The other cool thing about Facebook Live is that you get a notification when someone starts broadcasting. If you’re on Facebook, this prompts you to watch. As a business, this is great because your followers won’t get notified when you post like usual on Facebook, but they will when you do a live broadcast.

What Can Your Business Learn From This?

Firstly, there’s no magical formula to make a video go viral.

Let’s look at Candace’s video for a moment:

  • To the best of my knowledge, she didn’t set out to make a viral video
  • If it was just about the Chewbacca mask, it wouldn’t have gone viral
  • What made it viral was her laugh and fun-loving nature. Here is a lady who is real and who is funny.
  • The original broadcast was funny / interesting enough to be shared.
  • Kohl’s response was excellent. They were quick and rewarded her in a natural way. People responded to this warmly.
  • She kept using the platform (Facebook Live) to show what was going on as she went on GMA and visited Facebook.

I’m sure Kohls have benefited greatly from this – this is publicity that money can’t buy – and they’re generated a lot of goodwill.

Facebook love it because it proves the concept of Facebook Live – this is the first viral Facebook Live video. I’m sure there’ll be many more.

The next challenge for Facebook is working out how to monetize the live videos. Do they display ads on these videos like YouTube does?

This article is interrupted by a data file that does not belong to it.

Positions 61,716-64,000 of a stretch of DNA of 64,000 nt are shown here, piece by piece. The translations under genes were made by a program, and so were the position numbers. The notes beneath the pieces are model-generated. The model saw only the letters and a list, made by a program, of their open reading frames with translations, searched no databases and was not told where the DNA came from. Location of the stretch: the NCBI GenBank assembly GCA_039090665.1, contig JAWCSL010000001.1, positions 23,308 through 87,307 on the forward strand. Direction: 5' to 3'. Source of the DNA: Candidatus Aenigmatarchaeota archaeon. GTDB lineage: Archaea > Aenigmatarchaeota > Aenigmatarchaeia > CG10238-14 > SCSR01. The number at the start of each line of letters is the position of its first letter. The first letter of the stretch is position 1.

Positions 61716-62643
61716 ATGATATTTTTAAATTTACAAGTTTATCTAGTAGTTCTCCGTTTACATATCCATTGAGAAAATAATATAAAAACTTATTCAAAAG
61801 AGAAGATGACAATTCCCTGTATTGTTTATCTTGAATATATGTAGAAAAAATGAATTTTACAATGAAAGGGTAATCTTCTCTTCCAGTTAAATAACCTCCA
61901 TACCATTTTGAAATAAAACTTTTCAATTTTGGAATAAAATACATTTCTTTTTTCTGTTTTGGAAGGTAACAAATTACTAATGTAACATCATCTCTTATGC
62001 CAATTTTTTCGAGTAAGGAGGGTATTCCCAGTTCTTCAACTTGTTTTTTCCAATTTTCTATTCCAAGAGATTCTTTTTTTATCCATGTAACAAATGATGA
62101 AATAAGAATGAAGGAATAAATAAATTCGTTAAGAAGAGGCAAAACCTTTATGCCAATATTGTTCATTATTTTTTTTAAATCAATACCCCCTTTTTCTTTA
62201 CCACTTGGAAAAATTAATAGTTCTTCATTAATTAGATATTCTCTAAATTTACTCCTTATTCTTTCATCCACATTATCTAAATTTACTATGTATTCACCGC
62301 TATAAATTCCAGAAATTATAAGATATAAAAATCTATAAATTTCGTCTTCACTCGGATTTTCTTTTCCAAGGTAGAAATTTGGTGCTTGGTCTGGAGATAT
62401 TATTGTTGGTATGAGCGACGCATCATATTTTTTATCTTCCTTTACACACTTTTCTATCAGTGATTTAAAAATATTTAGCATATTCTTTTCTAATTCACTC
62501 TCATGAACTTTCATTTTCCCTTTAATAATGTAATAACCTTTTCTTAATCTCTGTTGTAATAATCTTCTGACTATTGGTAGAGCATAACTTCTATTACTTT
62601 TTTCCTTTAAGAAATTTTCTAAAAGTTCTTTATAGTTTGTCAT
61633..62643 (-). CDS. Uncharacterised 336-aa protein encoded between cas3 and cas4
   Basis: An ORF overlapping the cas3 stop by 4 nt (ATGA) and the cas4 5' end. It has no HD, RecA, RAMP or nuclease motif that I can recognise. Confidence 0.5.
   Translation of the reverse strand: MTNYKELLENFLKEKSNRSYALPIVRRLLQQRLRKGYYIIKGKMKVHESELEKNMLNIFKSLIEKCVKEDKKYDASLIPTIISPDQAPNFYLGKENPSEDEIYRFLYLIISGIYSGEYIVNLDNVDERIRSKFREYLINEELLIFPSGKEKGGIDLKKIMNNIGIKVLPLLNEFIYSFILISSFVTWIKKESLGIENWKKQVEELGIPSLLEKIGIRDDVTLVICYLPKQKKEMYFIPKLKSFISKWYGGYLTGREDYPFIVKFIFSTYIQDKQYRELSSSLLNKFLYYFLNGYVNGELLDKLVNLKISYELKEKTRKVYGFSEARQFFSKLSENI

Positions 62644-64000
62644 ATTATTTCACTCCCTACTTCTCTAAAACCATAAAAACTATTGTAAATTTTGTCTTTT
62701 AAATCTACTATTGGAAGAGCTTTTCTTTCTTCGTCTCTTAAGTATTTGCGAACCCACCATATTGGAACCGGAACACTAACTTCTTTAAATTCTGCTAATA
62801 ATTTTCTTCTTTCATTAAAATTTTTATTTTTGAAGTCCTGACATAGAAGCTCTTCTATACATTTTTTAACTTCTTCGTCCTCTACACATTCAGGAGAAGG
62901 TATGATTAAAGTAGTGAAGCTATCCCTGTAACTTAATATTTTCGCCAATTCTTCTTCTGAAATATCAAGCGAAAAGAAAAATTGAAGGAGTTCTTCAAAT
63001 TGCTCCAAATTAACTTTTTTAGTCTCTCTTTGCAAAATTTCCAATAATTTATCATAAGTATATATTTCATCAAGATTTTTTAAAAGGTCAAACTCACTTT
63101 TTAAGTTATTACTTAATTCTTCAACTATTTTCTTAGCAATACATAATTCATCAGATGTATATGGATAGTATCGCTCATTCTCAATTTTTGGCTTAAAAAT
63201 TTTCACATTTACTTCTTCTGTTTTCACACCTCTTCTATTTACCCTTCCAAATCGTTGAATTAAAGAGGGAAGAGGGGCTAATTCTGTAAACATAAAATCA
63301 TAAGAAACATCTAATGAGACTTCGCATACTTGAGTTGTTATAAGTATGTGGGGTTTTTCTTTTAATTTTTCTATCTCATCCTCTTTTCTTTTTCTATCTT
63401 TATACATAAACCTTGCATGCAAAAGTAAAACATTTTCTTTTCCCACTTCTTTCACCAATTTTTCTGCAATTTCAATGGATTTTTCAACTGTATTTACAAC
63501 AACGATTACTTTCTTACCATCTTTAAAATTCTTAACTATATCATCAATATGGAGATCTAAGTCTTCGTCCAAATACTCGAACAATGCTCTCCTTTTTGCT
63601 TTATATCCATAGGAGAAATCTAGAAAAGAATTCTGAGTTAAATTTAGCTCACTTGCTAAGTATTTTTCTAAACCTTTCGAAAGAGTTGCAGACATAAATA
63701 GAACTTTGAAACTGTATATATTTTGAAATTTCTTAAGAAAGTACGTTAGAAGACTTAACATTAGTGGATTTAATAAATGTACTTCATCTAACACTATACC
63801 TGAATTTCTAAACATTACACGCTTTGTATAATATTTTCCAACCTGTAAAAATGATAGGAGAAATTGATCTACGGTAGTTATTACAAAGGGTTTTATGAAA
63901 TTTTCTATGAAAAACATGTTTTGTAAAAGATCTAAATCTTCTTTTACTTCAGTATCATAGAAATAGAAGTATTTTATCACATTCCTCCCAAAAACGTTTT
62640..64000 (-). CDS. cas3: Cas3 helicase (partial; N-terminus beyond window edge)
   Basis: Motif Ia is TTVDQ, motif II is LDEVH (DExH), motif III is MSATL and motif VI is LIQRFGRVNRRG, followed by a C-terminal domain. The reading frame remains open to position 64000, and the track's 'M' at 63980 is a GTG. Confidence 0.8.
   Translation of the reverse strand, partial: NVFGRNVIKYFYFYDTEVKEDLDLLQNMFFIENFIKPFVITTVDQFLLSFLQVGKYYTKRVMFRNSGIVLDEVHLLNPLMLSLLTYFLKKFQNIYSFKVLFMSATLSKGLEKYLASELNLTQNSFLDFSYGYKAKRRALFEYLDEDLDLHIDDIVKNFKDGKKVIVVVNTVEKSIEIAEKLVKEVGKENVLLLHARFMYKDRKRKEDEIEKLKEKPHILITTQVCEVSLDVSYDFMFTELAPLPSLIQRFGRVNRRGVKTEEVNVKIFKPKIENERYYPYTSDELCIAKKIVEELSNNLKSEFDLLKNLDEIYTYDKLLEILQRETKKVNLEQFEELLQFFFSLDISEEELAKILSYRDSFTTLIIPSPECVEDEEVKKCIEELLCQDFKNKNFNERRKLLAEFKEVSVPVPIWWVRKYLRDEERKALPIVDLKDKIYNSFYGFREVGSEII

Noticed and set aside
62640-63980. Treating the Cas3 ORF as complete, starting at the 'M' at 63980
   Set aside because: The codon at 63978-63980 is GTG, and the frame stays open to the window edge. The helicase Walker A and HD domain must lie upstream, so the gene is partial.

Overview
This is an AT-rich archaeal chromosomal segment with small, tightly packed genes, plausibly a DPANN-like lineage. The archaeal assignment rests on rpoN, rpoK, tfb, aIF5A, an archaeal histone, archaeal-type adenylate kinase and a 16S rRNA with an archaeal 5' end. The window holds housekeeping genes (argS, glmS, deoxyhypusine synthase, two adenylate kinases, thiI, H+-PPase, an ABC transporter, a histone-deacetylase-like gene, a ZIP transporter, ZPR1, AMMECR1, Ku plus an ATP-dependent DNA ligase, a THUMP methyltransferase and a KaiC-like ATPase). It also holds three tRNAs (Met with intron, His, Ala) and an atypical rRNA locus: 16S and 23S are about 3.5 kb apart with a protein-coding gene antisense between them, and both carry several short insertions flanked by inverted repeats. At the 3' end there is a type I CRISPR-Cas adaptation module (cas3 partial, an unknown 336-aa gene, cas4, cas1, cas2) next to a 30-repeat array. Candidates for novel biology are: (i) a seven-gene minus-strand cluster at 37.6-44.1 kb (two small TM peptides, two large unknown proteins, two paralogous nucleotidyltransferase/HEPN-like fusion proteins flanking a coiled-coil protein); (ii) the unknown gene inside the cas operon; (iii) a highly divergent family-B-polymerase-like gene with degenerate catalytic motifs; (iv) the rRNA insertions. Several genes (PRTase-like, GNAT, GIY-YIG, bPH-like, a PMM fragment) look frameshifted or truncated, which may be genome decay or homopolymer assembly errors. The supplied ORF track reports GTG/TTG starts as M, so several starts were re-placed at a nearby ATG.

If Candace hadn’t used Facebook Live but instead posted on YouTube, would this have gone viral? I don’t know the answer. Would she have even bothered recording a video and uploading it to YouTube? And once it was on YouTube would she have shared it on Facebook? We don’t know.

I encourage you to check out the Facebook Live feature for your Facebook Business Page. In the professional services industry, people like to deal with people they can trust and video is an excellent way for people to experience you and your brand.

Facebook Live is simple to use – my suggestion is to speak on one topic, make a few dot points and then go for it. The first few times will feel a bit awkward, but you’ll probably have no-one watching those videos anyway so treat them as a learning experience.

This is a great way to differentiate yourself from your competitors – at the moment very few businesses are using Facebook Live so there’s an opportunity here.

What do you think about Candace’s video? Why do you think it went viral? Have you used Facebook Live?

Leave a comment below and let me know what you think.